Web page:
Patrick L. is a Vietnam War veteran. “I started using dope over there; nearly everyone in my company was. The availability of the drug was staggering. You could just buy it by the roadside. There was every kind of drug and alcohol for sale: Grass, pills of every kind and harder drugs. In several provinces, you could buy pure, liquid opium in a large vial for about $10. We just used to dip cigarettes and joints in it. This was more than you could use in a month, even if you had a serious habit, which I eventually did.”
During leave, when he came home, he usually managed to bring back enough vials to keep his habit fed. Many soldiers brought back enough supplies to feed their habits, but also to go into business as drug dealers. The stuff on the street in the United States was extremely weak, compared to what they were using over there.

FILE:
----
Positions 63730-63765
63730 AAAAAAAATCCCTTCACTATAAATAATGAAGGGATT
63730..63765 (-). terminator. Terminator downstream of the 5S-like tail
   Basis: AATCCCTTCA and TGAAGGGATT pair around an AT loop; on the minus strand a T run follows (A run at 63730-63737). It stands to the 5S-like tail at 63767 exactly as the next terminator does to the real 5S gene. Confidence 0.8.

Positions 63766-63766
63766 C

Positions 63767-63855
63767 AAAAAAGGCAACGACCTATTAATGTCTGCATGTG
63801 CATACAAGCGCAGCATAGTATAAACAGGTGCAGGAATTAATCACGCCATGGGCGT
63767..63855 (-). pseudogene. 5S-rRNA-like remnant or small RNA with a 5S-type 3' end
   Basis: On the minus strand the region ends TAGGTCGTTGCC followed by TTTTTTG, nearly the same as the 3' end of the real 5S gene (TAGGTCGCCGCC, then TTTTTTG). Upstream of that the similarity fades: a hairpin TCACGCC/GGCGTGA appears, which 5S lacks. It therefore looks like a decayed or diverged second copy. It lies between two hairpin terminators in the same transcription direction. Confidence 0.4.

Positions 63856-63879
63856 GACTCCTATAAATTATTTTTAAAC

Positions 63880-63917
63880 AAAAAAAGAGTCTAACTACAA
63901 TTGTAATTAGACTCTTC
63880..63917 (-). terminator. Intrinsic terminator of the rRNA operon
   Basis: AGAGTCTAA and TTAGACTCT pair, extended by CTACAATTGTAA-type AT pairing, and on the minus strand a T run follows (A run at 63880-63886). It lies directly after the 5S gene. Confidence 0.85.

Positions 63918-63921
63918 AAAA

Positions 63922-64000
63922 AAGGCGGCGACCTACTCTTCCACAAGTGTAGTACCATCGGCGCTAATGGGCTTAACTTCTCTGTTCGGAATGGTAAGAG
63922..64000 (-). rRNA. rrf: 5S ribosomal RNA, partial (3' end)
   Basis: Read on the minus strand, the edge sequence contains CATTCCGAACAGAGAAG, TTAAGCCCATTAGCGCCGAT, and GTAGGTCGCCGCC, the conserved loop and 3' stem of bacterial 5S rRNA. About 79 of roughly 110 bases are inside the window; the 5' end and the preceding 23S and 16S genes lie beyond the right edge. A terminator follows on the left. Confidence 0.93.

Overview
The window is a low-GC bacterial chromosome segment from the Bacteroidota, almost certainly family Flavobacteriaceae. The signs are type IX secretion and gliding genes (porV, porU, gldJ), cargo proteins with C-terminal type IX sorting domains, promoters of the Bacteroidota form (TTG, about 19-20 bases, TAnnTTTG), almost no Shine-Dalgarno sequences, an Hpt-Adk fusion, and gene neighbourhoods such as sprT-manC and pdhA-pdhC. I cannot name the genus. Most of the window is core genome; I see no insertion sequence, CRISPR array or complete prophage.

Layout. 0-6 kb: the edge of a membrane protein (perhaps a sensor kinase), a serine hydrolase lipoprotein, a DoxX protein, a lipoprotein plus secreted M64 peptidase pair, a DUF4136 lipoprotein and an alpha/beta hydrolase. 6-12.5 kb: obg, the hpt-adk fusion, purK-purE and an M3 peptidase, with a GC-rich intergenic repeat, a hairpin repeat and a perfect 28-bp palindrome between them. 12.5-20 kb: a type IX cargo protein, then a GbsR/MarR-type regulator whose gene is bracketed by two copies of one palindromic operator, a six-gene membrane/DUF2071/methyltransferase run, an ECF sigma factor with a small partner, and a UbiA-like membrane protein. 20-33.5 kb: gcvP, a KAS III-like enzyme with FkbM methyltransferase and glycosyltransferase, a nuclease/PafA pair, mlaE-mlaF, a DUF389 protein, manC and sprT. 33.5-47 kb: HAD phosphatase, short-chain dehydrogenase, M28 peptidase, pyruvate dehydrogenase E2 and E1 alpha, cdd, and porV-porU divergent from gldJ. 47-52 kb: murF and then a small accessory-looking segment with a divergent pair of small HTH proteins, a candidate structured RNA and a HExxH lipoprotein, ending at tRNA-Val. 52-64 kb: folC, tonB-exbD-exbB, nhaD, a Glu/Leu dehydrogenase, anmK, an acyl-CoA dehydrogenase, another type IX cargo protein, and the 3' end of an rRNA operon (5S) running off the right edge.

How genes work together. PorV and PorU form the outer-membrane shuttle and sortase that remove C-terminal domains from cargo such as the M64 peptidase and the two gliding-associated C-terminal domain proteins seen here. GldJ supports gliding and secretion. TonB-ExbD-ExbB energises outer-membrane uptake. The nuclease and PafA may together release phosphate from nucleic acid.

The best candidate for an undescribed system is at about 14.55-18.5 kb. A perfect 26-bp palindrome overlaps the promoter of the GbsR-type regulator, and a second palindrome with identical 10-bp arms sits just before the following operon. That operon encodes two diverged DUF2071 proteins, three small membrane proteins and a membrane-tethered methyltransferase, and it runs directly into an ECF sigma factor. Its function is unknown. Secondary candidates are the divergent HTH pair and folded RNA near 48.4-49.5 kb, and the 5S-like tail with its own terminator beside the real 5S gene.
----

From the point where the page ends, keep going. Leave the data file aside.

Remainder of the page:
Later research, which tested every American soldier in Vietnam for heroin addiction, would reveal that 40 percent of servicemen had tried heroin and nearly 20 percent were addicted. In other words, HEROIN caused addiction in HALF OF THE PEOPLE WHO TRIED IT. The discovery shocked the American public and led to a flurry of activity in Washington, which included President Richard Nixon announcing the creation of a new office called The Special Action Office of Drug Abuse Prevention.